Presentation on theme: "D.H. Lawrence 1885-1930 Lawrence is born in Eastwood, Nottinghamshire, 11 September 1885."— Presentation transcript:
D.H. Lawrence 1885-1930 Lawrence is born in Eastwood, Nottinghamshire, 11 September 1885
Pupil teacher at Eastwood, 1902- 1906Student at University College, Nottingham, 1906-1908
Holds teaching post in Croydon, 1908-1912Engaged to Louie Burrows. Death of mother, Lydia Lawrence, Dec. 1910
Breaks off engagement with Louie Burrows. Resigns teaching post, Feb. 1912Meets Frieda Weekley, the German wife of Professor Weekley, March 1912
Goes to Germany with Frieda, May 1912Stays in Italy, England, Germany and Switzerland, 1912-1914
Marries Frieda Weekley in London, July 1914 Resident mainly in Cornwall during the war, 1915-1917 Endures hostility and suspicion of being a spy Prosecution and suppression of The Rainbow, Nov. 1915 Moves from London to Hermitage, Berkshire, 1917-1918Resident in Middleton-by-Wirksworth, Derbyshire, 1918- 1919
Leaves England, Nov 1919Travels to Italy, then Capri and Sicily, 1919-1922 Visits to Sardinia, Italy and GermanyTravels to Ceylon and Australia, 1922
Reaches Taos, New Mexico via San Francisco, Sep 1922Visits Mexico and settles in Chapala, 1923 Visits New York and Los Angeles, 1923In England, France and Germany before returning to New Mexico, 1923-1924
Returns to New Mexico and visits Mexico, 1924 -1925 Returns to Europe. Settles near Florence, 1925-1928Last visit to England and Eastwood area, Aug 1926 Lives in Switzerland before moving to South of France, 1928-1929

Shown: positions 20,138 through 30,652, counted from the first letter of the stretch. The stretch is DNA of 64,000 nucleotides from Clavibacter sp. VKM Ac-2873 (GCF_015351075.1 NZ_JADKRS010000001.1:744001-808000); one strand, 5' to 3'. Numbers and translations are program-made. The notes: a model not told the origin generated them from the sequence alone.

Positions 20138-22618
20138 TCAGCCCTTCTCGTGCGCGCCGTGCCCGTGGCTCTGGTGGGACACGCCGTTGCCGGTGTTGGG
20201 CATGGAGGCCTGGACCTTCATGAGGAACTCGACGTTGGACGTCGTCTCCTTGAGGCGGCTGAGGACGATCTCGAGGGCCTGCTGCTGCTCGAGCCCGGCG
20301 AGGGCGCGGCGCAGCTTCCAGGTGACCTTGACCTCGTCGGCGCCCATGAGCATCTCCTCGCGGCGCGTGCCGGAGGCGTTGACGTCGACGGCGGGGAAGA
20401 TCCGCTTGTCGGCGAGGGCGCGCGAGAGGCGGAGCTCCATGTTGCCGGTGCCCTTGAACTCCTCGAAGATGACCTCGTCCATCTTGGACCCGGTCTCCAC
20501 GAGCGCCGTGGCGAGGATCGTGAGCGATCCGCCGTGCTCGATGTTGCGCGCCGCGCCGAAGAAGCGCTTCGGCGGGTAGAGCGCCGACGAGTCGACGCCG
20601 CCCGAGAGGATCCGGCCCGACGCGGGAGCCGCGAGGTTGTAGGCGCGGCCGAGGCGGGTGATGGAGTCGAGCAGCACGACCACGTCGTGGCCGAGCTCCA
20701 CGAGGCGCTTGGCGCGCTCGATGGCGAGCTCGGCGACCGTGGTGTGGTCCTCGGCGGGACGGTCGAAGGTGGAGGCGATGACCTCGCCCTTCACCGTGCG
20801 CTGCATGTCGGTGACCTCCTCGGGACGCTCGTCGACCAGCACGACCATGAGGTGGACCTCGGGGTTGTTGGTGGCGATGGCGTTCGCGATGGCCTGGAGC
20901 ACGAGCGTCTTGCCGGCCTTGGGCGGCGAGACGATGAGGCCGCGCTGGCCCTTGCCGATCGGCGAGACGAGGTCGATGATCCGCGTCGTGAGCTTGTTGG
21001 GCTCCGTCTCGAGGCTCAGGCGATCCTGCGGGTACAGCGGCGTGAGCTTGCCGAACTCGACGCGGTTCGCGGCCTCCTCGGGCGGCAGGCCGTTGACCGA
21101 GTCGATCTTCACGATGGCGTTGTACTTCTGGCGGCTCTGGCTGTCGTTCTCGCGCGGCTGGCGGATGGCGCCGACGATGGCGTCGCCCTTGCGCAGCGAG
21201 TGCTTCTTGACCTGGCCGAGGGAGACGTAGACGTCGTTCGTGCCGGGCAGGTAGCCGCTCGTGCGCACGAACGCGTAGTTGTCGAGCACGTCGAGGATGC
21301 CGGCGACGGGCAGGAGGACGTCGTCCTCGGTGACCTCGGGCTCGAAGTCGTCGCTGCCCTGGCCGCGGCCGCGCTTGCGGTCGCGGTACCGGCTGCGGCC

'Lady Chatterley's Lover' attacked in press Paintings seized from exhibition at Warren Gallery, LondonLawrence dies in Vence, South of France, 2 March 1930
D.H. Lawrence To him modern world (money, industrialism) seemed to have corrupted man’s emotional life. He thought the salvation of modern civilization lies in free expression of emotions and in true personal relationships, especially those of man and women in love. My great religion is a belief in the blood, the flesh, as being wiser than the intellect. We can go wrong in our minds. But what our blood feels and believes and says, is always true. The intellect is only a bit and a bridle.
“The Rocking Horse Winner” Analyze the relationship between mother and son. Analyze the relationship between “luck” and “love.” Analyze the relationship between the natural and the supernatural (the realistic and the mythical).
“The Rocking Horse Winner” The narrator often mentions Paul’s eyes in this story. Why? Find some of the different ways that he describes them. Describe Paul’s relationship with his rocking-horse? How does he treat it? How does the rocking-horse function symbolically? What is the short story saying about consumerism? Lawrence wrote during the peak of Freudian analysis and was a believer in many, though not all, of Freud’s theories. How are the following concepts utilized in Lawrence’s short story? a. Oedipal complex b. Repression
Your consent to our cookies if you continue to use this website.